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Degree Overview: Bachelor of Science (B.S.) Degree in Natural Resource Management

Majors Overview April 1, 2015

Get information about a Bachelor of Science (B.S.) degree program in Natural Resource Management and its coursework, career choices, job and wage outlook, and continuing education choices.

Bachelor of Science (B.S.) Degree Programs in Natural Resource Management

Those aspiring to careers in national park administration, conservation, and/or wildlife management would benefit by earning a Bachelor of Science (B.S.) degree in Natural Resource Management with its focus on the responsible use of the earth’s natural resources.

Coursework in a bachelor’s degree program is devised to teach students ways of protecting, preserving and managing wildlife habitats and species, in addition to developing and maintaining ecosystems as diverse as forests, rangeland, deserts, and marshlands. Coursework in many of these programs combines hands-on training, classroom instruction and lab-based courses.

Graduates can seek entry-level occupations such as those of environmental advocates, government lobbyists, conservation scientists, or foresters.


Courses may vary by program, but common courses in most natural resource management programs are related to the agricultural and biological sciences, in addition to ecology and environmental science. Some programs may also allow students to choose from numerous specializations in the field, including conservation science, ranch conservation, fisheries biology, and wildlife biology. Core coursework may cover topic areas such as:

•Animal sciences
•Forest ecology
•Natural resources ecology
•Forest biometrics

Career Choices

These graduates commonly seek employment with federal and local government agencies working to both conserve and manage natural resources. They perform multiple duties, including planning of conservation measures and management of efforts to oversee these plans directly while they are being implemented.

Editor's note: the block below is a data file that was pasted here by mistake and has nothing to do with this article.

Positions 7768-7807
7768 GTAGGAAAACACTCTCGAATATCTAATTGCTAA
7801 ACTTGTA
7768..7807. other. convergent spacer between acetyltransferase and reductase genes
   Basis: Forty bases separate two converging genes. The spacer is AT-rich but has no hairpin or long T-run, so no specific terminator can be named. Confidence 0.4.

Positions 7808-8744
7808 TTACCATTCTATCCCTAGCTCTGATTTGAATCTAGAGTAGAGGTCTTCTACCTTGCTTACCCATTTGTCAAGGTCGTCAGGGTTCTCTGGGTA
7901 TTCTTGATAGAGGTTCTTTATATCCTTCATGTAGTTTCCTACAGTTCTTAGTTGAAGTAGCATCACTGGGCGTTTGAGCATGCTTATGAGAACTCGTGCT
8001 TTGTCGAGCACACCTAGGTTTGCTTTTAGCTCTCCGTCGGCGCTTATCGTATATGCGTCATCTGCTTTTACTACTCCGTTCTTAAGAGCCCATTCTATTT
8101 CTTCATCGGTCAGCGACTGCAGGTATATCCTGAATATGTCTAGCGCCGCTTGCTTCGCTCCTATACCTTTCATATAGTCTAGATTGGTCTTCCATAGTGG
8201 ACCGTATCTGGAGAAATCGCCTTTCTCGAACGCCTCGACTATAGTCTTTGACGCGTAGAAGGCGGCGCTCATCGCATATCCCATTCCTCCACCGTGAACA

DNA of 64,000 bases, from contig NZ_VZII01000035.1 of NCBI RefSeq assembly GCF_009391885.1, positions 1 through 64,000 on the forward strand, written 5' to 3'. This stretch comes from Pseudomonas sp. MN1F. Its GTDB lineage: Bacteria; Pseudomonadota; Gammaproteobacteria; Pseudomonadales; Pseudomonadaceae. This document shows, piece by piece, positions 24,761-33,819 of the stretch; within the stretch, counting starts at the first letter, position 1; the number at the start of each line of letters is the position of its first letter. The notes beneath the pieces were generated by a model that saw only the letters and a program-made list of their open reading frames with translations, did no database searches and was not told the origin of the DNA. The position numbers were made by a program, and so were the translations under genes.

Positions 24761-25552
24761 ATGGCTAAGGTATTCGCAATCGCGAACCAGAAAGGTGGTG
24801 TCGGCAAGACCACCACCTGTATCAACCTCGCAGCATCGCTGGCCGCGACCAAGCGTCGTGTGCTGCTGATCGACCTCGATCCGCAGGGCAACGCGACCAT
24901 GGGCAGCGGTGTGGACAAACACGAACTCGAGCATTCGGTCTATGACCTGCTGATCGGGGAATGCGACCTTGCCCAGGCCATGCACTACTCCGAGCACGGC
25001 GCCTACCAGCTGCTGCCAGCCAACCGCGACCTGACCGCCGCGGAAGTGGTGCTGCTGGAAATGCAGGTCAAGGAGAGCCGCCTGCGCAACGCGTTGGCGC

Students are also allowed specialization options in various areas, such as soil conservation and pest management. They may choose from numerous professional titles, including:

•Land manager
•Watershed hydrologist
•Conservation scientist
•Water and soil conservationist

Job and Wage Outlook

Over the 2012 – 2022 decade, job growth rates of three percent have been predicted for conservation scientists and foresters (U.S. Bureau of Labor Statistics). In May 2012, conservation scientists and foresters brought in an average annual wage of $59,060 (BLS).

Continuing Education Choices

A bachelor’s degree in natural resource management is usually sufficient qualification to pursue an entry-level career in forestry or conservation. As of 2011, 16 states offered registration to foresters, mandatory in some places and voluntary in others. In order to gain licensure, interested candidates have to complete a four-year degree program. Passage of a written exam and adequate work experience are also a requirement.

Earning a master’s or doctoral degree in natural resource management will enable these professionals to seek careers in academia or research. At this level, schools may offer programs in combination with more specific or related studies, such as international resources, geographic information systems, sustainability, and environmental policy. Graduates may have to complete a dissertation or thesis before they graduate.

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